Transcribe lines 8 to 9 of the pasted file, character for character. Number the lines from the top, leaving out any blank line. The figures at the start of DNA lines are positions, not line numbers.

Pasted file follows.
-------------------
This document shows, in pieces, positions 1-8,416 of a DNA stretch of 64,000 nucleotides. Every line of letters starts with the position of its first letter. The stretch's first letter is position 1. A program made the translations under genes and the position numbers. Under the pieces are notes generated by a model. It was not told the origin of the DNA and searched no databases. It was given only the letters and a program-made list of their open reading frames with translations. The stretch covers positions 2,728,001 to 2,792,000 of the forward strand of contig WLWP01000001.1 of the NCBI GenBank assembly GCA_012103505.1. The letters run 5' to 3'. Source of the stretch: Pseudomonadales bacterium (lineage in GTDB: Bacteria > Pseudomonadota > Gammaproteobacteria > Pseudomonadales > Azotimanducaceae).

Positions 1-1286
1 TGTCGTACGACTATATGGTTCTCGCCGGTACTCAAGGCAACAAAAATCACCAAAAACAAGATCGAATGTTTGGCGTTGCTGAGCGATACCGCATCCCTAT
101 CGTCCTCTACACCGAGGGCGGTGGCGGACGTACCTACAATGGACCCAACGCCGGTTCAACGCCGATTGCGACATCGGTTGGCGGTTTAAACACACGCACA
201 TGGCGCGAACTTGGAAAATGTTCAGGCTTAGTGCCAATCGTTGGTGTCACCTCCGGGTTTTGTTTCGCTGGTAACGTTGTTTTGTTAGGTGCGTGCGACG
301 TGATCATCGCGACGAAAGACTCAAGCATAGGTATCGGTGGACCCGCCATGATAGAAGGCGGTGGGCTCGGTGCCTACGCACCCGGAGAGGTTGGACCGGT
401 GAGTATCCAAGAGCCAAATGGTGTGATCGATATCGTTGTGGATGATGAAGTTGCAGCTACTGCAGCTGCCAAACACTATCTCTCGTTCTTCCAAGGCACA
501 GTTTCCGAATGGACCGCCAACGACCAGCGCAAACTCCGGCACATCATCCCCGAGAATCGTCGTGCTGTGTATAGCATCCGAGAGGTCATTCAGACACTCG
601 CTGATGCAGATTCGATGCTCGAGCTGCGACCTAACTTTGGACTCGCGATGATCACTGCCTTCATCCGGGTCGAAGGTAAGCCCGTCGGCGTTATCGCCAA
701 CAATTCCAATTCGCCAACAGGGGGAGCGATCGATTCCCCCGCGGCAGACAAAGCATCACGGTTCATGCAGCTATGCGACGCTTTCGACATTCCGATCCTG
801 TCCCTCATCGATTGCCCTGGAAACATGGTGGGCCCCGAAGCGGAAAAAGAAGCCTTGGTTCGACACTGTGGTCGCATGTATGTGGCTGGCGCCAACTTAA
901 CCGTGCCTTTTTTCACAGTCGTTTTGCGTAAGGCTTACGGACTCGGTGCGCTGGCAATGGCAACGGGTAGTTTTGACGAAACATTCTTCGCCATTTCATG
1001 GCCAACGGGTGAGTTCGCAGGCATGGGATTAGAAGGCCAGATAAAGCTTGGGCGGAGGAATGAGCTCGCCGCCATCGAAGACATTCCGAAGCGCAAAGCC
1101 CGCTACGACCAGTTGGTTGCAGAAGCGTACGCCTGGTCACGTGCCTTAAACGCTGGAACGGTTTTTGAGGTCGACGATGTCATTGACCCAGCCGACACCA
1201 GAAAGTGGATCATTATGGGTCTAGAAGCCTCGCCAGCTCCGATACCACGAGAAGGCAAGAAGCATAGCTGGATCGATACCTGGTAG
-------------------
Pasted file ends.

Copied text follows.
501 GTTTCCGAATGGACCGCCAACGACCAGCGCAAACTCCGGCACATCATCCCCGAGAATCGTCGTGCTGTGTATAGCATCCGAGAGGTCATTCAGACACTCG
601 CTGATGCAGATTCGATGCTCGAGCTGCGACCTAACTTTGGACTCGCGATGATCACTGCCTTCATCCGGGTCGAAGGTAAGCCCGTCGGCGTTATCGCCAA